Meanwhile, whoever’s elected next month will have to strike a delicate balance between allegiance to, and independence from, the international community that Ghani knows so well—especially America. As the U.S.-led combat mission ends, keeping America involved without showing weakness at home is going to be a difficult balance, especially for Ashraf Ghani. But he’s been unafraid to embrace his ties to the West. “You know, America has profoundly shaped me, and I have two American children and unbelievably rich friendships so it will always be a source of joy and good memories. But here,” he says, gesturing to the room, or perhaps the country around him, “it’s what moves me.”
But if for most of Ghani’s adult life he has enjoyed respect from the West, he put that in jeopardy last October when he made a decision that baffled most of his allies there.
The Afghanistan election’s Game Change moment came when Ghani chose as his running mate one of the most brutal warlords, with one of the worst records of human rights abuses in all of Afghanistan.
General Abdul Rashid Dostum tends to slip under the American radar because recently his interests have aligned with ours; his abuses have tended to be against people the U.S. considers enemies, most recently, the Taliban. But he’s been responsible for massacres of prisoners, accused repeatedly of using mass rape as a weapon of war, and has a long list of other war crimes on his resume. And though some of the stories about Dostum are surely myths—it’s said that he eats twelve chickens and two quarts of vodka in every sitting—the war crimes allegations are serious, repeated, and furnished by multiple international organizations.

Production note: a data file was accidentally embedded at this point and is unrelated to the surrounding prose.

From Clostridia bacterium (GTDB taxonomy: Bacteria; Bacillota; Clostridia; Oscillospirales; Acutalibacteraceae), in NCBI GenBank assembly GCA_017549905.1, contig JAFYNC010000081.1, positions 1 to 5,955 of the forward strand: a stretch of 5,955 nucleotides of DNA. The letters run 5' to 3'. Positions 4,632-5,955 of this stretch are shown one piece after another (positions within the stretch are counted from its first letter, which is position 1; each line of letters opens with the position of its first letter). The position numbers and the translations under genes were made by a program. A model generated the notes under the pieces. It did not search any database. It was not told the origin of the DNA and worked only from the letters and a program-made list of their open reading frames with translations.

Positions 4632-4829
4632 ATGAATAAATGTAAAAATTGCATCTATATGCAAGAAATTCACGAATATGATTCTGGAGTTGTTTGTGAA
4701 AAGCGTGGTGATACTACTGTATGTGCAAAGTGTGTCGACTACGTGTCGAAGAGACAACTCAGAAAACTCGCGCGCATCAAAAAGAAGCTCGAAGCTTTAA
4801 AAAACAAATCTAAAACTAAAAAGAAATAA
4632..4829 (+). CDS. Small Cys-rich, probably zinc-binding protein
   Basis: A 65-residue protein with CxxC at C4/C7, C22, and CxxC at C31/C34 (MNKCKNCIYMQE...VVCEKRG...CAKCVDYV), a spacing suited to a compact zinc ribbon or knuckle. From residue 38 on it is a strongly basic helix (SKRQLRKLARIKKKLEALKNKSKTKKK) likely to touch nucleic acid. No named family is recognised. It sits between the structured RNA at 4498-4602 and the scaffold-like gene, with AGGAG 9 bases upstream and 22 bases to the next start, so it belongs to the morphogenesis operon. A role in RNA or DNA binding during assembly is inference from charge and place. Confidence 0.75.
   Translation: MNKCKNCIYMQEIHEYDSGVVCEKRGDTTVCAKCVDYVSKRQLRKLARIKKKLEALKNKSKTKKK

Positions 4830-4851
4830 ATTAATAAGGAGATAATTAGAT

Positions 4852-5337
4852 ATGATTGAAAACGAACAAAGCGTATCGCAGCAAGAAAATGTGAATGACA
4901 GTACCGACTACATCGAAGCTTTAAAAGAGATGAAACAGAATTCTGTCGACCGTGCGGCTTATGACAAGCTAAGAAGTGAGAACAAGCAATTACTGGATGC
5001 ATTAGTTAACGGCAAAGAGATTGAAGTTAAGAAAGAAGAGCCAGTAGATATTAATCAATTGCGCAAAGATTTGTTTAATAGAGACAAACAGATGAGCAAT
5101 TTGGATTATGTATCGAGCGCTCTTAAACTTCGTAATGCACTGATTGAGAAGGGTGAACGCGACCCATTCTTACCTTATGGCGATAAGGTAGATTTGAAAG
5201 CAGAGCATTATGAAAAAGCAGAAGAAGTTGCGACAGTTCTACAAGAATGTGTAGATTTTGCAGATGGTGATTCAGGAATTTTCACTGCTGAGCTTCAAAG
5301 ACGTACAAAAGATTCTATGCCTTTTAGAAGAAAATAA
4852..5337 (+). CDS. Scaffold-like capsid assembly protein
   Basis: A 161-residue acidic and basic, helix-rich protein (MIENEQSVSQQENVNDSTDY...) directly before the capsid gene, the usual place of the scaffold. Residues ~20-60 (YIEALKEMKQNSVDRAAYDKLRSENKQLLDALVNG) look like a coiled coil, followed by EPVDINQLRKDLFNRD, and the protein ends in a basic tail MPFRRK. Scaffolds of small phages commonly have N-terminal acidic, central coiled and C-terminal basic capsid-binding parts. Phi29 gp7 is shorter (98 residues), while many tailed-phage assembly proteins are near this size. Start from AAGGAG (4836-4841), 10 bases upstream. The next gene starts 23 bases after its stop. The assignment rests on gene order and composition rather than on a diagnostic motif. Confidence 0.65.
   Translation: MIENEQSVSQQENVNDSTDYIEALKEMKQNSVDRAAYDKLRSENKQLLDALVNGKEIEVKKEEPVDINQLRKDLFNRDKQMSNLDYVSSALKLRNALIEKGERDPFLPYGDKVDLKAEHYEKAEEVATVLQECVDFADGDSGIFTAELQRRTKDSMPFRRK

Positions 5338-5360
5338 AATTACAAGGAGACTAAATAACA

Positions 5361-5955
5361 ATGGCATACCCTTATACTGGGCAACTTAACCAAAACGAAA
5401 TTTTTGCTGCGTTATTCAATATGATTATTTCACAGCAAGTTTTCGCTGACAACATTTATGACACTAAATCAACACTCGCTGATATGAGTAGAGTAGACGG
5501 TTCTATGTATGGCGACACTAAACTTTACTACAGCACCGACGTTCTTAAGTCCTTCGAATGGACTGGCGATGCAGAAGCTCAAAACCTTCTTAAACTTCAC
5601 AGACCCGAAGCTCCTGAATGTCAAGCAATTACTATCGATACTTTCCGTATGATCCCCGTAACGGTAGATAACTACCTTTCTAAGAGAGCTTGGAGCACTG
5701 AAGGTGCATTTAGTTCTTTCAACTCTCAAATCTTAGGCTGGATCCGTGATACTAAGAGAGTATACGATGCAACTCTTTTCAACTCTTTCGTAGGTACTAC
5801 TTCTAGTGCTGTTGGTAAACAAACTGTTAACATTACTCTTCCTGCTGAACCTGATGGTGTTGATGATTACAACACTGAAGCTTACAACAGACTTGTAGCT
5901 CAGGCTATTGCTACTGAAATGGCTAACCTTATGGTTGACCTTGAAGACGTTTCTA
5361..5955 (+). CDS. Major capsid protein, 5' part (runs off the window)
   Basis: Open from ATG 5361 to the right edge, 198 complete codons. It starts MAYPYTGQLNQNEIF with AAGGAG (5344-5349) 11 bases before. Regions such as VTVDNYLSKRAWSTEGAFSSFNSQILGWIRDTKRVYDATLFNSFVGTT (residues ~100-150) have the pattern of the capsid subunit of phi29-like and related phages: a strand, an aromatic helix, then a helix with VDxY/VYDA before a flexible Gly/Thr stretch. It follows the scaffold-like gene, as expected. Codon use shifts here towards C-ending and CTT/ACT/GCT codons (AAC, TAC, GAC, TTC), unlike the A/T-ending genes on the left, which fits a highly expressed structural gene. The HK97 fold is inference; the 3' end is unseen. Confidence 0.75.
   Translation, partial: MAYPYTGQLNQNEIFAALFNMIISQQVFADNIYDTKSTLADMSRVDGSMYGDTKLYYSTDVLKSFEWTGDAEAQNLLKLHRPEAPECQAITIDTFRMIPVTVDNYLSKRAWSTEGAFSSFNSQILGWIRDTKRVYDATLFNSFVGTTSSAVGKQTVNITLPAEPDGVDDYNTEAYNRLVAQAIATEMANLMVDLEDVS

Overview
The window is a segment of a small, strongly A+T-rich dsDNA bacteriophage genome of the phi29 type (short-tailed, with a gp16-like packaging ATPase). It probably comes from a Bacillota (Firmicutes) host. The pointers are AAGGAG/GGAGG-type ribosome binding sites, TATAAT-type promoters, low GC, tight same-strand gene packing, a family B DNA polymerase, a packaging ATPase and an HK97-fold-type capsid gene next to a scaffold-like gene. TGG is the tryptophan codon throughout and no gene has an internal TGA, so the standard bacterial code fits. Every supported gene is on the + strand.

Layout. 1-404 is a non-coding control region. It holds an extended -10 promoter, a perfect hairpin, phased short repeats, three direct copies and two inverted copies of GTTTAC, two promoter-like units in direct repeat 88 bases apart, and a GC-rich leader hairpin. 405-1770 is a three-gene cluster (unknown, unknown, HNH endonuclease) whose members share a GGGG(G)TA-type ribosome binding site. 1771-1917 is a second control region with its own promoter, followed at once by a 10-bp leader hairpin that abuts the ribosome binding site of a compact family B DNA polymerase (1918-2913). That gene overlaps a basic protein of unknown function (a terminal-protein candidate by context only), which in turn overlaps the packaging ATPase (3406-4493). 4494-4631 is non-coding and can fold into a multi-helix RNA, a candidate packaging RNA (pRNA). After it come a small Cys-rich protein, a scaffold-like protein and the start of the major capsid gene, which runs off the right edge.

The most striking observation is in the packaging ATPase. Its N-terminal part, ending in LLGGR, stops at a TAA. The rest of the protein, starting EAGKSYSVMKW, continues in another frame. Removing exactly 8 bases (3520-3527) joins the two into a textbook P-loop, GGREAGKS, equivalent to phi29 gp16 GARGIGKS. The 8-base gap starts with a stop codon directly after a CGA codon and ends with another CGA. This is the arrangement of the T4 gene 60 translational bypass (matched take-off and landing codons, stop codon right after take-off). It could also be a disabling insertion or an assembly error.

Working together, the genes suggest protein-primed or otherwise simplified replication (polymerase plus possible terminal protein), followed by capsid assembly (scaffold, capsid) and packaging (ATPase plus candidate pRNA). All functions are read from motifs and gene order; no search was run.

When news of the Dostum choice came out, casual Afghanistan observers in America who know and respect Ghani were confused; people I spoke to on the streets of Kabul were disappointed, and Ghani seemed to go from a new kind of candidate whose intelligence and commitment were unquestioned to a man on top of a ticket that didn’t look that much different from the other ones.